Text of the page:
40 Years Ago: Eddie Murphy Makes His First ‘SNL’ Appearance
It was Nov. 22, 1980, and Murphy, then just 19 years old, was not yet an official member of the cast.
Saturday Night Live had gone through upheaval, with a completely new lineup of writers and performers brought in for the sixth season. Associate producer Jean Doumanian had been elevated to executive producer, taking over from show creator Lorne Michaels. Looking to add a minority cast member to the SNL ranks, Doumanian set up auditions.
“For two days in mid-September some thirty black actors and comedians filed through the writers’ wing on the 17th floor to read for Jean and her people,” noted the book Saturday Night: A Backstage History of Saturday Night Live.
Doumanian was first leaning towards comedian Charlie Barnett, before later deciding that actor Robert Townsend would be the perfect choice. Meanwhile, the show’s talent coordinator, Neil Levy, started hearing from a different young comic.
“This guy Eddie Murphy started calling me - it sounded like from a payphone - and I told him, ‘I’m sorry, we’re not auditioning anymore,’" Levy recalled in the book Live from New York: An Uncensored History of Saturday Night Live. “But he called again the next day, and he would go into this whole thing about how he had 18 brothers and sisters and they were counting on him to get this job. And he would call every day for about a week. And I finally decided I would use him as an extra.”
Murphy was given an audition, his chance to get a foot in the SNL door.
“It was just Neil Levy. Just me a Neil in his office. And he said, ‘Make me laugh.’ And luckily, because I was doing standup already, so I had material and I did impressions," Murphy recalled decades after his SNL tenure. "I did Ali, Muhammad Ali. And I did Bill Cosby. And he didn’t laugh at all. He just sat and kind of looked at me and just said, ‘Thank you.’ And then I left and I was like, ‘Well, I guess I didn’t get it.”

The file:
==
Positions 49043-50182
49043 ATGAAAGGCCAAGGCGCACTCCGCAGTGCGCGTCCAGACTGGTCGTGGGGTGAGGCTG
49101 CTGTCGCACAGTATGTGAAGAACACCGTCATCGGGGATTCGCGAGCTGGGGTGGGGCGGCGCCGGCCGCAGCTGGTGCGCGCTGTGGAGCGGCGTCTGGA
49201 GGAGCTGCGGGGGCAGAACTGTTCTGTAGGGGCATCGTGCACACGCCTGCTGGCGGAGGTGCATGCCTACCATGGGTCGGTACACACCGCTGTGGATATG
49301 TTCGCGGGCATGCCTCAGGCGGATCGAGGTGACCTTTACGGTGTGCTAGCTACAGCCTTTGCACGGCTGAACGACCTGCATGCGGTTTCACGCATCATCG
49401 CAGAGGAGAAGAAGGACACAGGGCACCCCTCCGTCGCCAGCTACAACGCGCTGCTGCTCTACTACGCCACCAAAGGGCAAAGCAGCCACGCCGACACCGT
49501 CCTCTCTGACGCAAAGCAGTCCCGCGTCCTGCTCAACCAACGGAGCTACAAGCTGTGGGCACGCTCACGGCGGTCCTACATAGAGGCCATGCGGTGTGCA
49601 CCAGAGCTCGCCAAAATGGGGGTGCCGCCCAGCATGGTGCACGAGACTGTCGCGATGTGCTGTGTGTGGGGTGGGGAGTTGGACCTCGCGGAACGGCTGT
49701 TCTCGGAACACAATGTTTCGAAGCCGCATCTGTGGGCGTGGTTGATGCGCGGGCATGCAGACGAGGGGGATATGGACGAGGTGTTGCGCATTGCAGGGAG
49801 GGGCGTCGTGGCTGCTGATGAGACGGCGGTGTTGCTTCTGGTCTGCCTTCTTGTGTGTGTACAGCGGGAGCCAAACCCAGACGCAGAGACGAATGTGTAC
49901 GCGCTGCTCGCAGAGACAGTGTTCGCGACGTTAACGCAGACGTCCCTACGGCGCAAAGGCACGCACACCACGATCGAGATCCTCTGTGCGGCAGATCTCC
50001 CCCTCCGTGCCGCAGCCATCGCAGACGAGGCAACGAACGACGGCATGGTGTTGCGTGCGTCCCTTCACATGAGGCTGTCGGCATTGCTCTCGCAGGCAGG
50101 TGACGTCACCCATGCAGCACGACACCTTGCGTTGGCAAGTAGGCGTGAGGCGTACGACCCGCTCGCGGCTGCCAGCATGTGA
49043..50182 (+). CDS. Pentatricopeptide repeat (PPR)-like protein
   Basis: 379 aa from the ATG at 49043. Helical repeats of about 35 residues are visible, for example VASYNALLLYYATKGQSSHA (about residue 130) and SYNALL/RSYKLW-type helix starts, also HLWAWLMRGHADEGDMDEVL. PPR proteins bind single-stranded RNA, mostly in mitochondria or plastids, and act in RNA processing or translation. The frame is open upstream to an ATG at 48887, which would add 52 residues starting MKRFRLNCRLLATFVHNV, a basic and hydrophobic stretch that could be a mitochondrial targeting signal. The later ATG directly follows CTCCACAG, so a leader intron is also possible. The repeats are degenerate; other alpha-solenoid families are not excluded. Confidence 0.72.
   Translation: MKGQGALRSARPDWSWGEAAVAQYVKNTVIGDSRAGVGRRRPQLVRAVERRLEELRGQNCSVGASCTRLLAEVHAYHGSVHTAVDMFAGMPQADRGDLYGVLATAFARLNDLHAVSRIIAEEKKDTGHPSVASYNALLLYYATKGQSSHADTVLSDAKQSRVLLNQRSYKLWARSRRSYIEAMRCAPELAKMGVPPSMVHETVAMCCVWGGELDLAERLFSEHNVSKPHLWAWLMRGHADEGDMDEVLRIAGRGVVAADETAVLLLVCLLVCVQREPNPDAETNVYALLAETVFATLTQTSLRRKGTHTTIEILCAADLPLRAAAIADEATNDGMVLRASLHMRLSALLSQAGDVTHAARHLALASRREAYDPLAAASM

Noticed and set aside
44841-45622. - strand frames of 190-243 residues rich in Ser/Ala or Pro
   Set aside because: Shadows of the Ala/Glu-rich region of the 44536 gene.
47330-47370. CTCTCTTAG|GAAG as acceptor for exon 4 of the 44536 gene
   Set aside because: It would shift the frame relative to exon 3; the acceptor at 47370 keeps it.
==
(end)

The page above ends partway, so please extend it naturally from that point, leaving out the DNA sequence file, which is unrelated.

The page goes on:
Though Levy had played it cool, he instantly recognized Murphy’s ability.
“Talent was shooting out of him,” the SNL executive admitted. Despite this, adding Murphy to the cast was no slam dunk.
“I had already selected the cast,” Doumainian later explained, insisting in hindsight that she too had recognized Murphy’s talent. An agreement would be struck. The young comedian would become a featured player on the show, but not until the season’s fourth episode (airing in December).
Thus, Murphy’s first sample of the SNL spotlight was as an extra. The Nov. 22, 1980 episode featured a sketch titled "In Search of the Negro Republican." The scene would take place at a New York dinner party, with a National Geographic-like hunt for an Africa-American GOP member.
Murphy’s presence was easily missed. The future star simply lounged in a chair, making background conversation while the scene’s action took place elsewhere. Still, there’d be no missing Murphy once he made his official SNL debut, and this fleeting appearance gave the comedian his first taste of screen time.
“The first time I was on, I rode back to Long Island on the Long Island railroad, and I didn’t take my makeup off because I was on TV,” the star later recalled. “I thought people was going to see me with the makeup on and know I was on TV. And no one knew. I probably just looked like a very strange young fellow on the train at night.”